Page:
Dominant ideas
Karl Marx made the obvious point that the ideas that dominate in society are those of its ruling class. It doesn’t follow that in our present society the majority of people like capitalism. On the contrary, the mere want or dire poverty of capitalism, the frightening destruction of the biosphere, the increasing disparity of wealth between rich and poor, the permanent threat of war, violence and crime, these things are too pronounced, too close to the lives of the people to escape being the daily staples of news and public concern.

The point was well made by a contributor to the World Socialist Movement’s website (WSM_FORUM@yahoogroups.com) who quoted a University of Michigan opinion poll showing that some two-thirds of Americans believe government is being “run by big interests looking out for themselves”.

We do not need an opinion poll to confirm this finding; ask those you work with or the people in the pub or in the club. It is no secret that a small minority of people are millionaires and billionaires or that such people do not actively participate in producing goods and services. Unfortunately, despite claiming that they live in a democratic society, most people’s reaction to their own condemnation of the system is likely to be something like. “Yes, it’s true but, unfortunately, there’s not much we can do about it!”

In the past
Capitalism’s great historic mission has been to make the production of wealth social; socialists want to make the distribution of wealth social. To achiever its purpose the bourgeoisie overthrew feudal society and its aristocracy by means of violent revolution. To do that, to get the political control of that combination of labour power and the resources of nature, they had to contest and overcome the prevailing public opinion.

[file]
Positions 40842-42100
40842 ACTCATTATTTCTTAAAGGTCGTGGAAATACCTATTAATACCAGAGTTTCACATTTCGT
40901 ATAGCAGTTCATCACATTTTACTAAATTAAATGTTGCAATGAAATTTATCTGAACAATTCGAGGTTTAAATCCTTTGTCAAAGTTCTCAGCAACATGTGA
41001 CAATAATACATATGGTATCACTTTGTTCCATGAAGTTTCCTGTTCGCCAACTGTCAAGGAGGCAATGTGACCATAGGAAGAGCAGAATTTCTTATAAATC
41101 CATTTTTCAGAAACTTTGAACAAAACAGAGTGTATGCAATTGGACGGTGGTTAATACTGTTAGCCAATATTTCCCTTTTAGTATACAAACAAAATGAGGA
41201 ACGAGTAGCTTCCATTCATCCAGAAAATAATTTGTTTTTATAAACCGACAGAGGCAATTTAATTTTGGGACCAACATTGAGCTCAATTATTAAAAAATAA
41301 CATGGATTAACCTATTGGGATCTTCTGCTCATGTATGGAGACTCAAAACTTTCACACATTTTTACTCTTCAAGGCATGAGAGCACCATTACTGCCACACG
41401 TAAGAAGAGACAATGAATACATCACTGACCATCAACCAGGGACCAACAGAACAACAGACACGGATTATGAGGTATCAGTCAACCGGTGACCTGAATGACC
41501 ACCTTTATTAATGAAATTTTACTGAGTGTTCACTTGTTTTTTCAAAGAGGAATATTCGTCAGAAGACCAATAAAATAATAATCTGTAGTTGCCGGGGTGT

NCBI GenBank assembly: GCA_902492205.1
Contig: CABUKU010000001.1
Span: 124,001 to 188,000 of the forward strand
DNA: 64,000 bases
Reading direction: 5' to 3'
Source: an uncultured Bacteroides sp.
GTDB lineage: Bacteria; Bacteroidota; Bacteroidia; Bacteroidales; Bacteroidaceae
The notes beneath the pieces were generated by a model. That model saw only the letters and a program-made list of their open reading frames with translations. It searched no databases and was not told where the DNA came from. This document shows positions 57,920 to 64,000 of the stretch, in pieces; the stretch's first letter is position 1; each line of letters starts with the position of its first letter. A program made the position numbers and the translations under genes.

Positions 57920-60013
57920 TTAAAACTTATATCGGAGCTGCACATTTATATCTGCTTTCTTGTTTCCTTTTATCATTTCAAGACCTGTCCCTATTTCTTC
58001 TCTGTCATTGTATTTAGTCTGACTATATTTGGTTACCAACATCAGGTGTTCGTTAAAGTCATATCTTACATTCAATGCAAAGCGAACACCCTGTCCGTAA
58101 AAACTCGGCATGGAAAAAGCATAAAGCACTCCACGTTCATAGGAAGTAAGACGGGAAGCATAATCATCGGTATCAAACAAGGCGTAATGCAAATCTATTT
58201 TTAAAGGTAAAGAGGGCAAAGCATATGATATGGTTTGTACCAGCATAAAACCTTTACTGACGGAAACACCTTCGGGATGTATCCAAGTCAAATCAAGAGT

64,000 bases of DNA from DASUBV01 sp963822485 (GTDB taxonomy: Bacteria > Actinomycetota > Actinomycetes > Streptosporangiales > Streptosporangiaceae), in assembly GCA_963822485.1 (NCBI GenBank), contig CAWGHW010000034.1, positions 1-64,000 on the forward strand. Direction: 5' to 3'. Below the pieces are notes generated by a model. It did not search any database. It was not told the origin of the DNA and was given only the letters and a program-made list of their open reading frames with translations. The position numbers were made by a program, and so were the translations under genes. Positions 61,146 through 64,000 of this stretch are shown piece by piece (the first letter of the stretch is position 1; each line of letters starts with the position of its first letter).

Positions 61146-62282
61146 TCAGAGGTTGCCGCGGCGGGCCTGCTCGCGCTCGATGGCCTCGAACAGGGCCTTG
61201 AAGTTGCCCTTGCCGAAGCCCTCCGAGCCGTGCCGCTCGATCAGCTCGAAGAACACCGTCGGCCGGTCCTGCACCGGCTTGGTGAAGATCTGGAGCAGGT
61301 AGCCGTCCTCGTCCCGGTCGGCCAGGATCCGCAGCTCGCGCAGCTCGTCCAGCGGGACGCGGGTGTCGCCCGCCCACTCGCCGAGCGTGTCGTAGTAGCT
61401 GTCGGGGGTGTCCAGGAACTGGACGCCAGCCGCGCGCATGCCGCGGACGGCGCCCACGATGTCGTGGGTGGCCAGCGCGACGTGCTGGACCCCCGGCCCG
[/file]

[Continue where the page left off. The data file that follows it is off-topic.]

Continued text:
A stalwart of the, then, prevailing public opinion was the church. It proclaimed that the power of kings to rule was ordained by God. In turn this ordinance of Divine Right was reciprocated by loyalty from king to church. Power under the monarch was organised by patents of vast estates to men who were favoured by the monarch for service to the crown and who paid tribute and pledged loyalty to the crown. This aristocracy of lords and titled personages in turn granted servitude to the poor and dispossessed serfs who, in return for working their landlords estates and being available for military service, were afforded the privilege of a portion of land on which to provide habitation and subsistence for themselves and their families.

As the medieval merchants, the burghers of the towns, grew more affluent and nascent technological developments created the basis of greater productive unit’s for the employment of labour the middle class, the bourgeoisie, challenged the aristocracy for political power in order that it could legislate political conditions conducive to its interests. The public opinion that underpinned feudalism had to be changed including the theological dictums of the church which upheld the power base of the king and the aristocracy and condemned such practices as usury, as banking was an important function in the new fledgling capitalism.